Born: February 7, 1934 | Died: 1971 Primary Instrument: Saxophone
Curtis 'King Curtis' Ousley was already a well-respected Jazz tenor saxophonist in 1952 when he moved to New York, to concentrate on doing session work for the growing Pop and R&B markets. Over the next decade, saxophone became the pre-eminent lead instrument within Rhythm & Blues/Rock n' Roll, and King Curtis became its leading exponent, spicing up massive numbers of hits with ear catching solos, sealing his reputation as one of the leading instrumentalists of that era. Perhaps he'll be most remembered as blowing that solo on The Coasters 1958 smash “Yakety Yak.”
King Curtis was originally part of the late 40's honking Texas tenor sax brigade, counting Arnett Cobb, Earl Bostic, and Illinois Jacquet as influences. He played in bands of Lionel Hampton and Horace Silver. Upon moving to New York from Fort Worth TX (his 1934 birthplace), he was already well grounded in Jazz, R&B, and Pop. Curtis could play any style on a moment's notice. Curtis had also pursued a highly successful solo career, primarily in contemporary R&B. But he also stretched out with the best Jazzmen: about half of his Prestige output circa 1960-62 he's surrounded by top line players like Jack McDuff, Billy Butler, Billy Gale, Ray Lucas, and Willie Rodriguez. On his classic “Soul Meeting,” the personnel includes: King Curtis (tenor saxophone); Nat Adderly (cornet); Wynton Kelly (piano); Paul Chambers, Sam Jones (bass); Oliver Jackson, Belton Evans (drums)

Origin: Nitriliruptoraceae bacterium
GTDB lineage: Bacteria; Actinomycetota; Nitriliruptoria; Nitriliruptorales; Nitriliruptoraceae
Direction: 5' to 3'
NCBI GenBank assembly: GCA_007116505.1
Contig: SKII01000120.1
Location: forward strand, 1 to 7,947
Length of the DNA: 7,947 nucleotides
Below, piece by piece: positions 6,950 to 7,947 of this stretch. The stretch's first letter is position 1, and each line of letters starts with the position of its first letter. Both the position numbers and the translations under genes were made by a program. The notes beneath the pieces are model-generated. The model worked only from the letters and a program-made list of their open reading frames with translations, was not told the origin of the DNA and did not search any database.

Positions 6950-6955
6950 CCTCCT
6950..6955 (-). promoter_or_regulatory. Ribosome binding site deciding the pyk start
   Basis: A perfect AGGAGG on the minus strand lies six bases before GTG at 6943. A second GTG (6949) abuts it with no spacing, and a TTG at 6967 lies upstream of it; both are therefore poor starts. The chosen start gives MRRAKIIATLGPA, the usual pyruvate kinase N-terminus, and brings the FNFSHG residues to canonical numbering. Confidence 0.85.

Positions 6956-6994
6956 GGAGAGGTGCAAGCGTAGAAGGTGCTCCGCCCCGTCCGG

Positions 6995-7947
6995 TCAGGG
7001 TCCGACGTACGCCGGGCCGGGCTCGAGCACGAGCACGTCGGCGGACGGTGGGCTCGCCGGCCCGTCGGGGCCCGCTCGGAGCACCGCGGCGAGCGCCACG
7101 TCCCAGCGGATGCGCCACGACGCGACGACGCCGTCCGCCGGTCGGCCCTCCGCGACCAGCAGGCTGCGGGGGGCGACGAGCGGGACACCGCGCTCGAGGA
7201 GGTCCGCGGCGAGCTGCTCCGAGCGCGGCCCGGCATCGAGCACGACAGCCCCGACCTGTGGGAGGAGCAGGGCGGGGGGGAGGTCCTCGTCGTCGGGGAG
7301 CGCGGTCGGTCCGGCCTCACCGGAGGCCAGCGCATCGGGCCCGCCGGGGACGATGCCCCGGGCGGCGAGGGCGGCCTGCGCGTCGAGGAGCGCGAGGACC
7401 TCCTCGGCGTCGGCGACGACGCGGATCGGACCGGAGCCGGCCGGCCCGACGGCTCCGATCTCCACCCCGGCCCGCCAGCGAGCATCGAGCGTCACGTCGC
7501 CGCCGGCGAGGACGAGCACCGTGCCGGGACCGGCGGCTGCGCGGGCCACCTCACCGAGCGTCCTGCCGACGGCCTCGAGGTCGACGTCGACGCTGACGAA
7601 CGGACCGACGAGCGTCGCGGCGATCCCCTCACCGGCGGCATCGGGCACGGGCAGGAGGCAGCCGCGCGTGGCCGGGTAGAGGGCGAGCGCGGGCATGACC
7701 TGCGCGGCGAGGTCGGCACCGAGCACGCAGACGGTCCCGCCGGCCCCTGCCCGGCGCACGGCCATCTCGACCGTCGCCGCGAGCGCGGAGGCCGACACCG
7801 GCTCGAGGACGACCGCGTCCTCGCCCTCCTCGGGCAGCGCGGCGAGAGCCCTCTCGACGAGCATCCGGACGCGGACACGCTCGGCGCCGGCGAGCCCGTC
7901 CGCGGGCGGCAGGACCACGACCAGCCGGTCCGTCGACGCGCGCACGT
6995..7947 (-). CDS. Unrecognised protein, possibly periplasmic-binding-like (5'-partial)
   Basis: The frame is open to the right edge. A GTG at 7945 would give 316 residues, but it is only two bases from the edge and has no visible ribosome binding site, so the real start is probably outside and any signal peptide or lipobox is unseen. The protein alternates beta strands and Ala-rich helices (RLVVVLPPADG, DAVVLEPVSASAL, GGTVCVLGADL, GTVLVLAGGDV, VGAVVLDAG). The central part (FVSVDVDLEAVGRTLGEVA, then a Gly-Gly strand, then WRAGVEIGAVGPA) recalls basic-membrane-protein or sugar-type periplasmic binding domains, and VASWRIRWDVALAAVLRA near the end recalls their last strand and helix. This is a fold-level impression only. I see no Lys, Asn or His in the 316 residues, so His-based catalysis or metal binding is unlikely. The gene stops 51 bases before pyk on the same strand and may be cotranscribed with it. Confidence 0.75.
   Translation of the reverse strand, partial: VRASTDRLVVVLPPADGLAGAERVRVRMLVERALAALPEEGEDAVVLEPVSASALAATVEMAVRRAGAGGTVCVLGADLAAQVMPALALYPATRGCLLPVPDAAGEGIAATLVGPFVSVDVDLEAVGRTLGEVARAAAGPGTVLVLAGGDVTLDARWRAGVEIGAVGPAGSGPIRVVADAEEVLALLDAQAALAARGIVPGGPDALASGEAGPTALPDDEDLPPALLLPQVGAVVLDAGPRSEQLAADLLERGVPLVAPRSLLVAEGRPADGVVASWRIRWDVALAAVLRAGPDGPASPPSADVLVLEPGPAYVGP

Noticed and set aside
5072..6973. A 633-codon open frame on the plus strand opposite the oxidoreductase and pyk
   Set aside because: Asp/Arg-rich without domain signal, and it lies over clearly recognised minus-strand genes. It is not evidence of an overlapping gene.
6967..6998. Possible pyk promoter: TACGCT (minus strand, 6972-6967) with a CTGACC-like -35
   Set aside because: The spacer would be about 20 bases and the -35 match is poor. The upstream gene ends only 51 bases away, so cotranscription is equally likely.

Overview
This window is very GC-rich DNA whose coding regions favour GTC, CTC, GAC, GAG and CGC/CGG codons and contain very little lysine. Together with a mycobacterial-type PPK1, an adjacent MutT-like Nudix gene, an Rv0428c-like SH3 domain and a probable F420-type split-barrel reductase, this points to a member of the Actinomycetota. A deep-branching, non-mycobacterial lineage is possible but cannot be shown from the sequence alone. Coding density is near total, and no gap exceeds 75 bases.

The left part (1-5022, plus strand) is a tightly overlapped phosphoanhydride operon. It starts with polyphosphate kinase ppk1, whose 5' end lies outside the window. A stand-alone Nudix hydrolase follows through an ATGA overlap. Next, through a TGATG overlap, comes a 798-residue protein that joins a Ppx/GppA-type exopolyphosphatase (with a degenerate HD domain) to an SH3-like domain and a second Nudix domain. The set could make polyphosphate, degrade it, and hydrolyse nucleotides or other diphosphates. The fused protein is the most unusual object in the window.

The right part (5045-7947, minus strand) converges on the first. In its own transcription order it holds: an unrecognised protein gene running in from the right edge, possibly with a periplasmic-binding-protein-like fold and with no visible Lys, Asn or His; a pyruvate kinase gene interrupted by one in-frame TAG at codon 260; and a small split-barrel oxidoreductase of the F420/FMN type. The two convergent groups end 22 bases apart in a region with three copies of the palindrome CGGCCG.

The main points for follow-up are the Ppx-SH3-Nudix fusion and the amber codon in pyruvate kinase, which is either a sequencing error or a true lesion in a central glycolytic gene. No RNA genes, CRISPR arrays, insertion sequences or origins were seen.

Recording with Capitol, Epic, and Atlantic, he garnered instrumental hits like 1962's “Soul Twist,” and 1967's “Memphis Soul Stew,” . That same year he did a successful cover of “Ode To Billie Joe.”
He made a big impression in the late 60's, hooking up with artists like Eric Clapton who performed on King's “Teasin'” album in 1970. The saxophonist had meanwhile put together a superb studio group: The Kingpins, with Richard Tee, Cornell Dupree, Jerry Jemmott and Bernard Purdie, all of whom contributed to several of Aretha Franklin's finest records. King Curtis topped the R&B charts in 1971, handling the sax on Aretha Franklin's version of “Bridge Over Troubled Waters,” and played on several tracks on John Lennon's 'Imagine' album that same year.
When King Curtis departed this world in 1971 -the victim of a brutal stabbing outside his apartment- he wasn't yet 40, but was at the apex of his career. In 2000, King Curtis was inducted into the Rock&Roll Hall of Fame.